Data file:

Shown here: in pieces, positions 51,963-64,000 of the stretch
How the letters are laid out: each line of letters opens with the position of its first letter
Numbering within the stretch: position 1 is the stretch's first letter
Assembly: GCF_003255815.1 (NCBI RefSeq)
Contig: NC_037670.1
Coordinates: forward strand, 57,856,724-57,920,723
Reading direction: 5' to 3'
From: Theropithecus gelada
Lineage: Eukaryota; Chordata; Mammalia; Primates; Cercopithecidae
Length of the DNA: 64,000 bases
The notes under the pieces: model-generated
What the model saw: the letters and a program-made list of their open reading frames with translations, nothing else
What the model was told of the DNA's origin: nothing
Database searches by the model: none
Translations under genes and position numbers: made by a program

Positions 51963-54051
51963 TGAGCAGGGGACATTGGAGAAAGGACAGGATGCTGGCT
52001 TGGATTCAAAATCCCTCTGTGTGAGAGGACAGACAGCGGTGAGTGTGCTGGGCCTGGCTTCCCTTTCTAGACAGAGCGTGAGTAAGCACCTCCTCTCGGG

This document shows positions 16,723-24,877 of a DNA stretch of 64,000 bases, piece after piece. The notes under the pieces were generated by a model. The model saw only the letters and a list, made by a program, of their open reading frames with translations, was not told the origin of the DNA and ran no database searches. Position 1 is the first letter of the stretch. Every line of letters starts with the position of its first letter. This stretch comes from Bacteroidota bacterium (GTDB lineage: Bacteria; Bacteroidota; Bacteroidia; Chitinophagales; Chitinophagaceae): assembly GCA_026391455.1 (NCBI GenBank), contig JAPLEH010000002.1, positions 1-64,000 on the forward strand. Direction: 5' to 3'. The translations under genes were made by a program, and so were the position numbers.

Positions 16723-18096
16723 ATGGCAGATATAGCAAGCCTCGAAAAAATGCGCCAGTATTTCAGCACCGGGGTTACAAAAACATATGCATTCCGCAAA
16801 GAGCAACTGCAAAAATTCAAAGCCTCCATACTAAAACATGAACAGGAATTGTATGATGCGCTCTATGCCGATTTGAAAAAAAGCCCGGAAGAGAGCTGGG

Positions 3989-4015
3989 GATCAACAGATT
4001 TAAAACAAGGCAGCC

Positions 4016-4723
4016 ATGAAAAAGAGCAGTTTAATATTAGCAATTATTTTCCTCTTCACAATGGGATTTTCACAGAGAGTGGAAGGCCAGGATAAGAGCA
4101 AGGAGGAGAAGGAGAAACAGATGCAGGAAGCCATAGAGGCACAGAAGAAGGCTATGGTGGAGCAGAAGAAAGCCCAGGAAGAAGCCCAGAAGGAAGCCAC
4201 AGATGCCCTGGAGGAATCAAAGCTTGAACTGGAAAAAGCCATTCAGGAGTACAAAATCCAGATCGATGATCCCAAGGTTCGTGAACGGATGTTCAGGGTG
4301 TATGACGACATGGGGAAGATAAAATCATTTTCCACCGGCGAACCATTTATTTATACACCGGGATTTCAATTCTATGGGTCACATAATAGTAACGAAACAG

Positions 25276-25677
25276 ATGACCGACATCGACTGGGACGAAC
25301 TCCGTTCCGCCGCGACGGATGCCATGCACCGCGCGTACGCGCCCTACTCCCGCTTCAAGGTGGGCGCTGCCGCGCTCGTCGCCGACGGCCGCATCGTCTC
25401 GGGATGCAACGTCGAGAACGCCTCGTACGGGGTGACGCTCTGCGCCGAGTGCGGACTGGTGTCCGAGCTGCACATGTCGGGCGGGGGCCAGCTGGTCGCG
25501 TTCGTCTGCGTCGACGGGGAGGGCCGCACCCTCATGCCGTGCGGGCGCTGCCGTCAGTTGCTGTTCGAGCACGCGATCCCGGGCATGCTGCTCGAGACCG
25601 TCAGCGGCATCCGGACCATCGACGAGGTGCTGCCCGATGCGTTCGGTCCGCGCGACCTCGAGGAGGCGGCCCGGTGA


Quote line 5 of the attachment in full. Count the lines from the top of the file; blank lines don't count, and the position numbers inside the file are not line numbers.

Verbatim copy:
Contig: NC_037670.1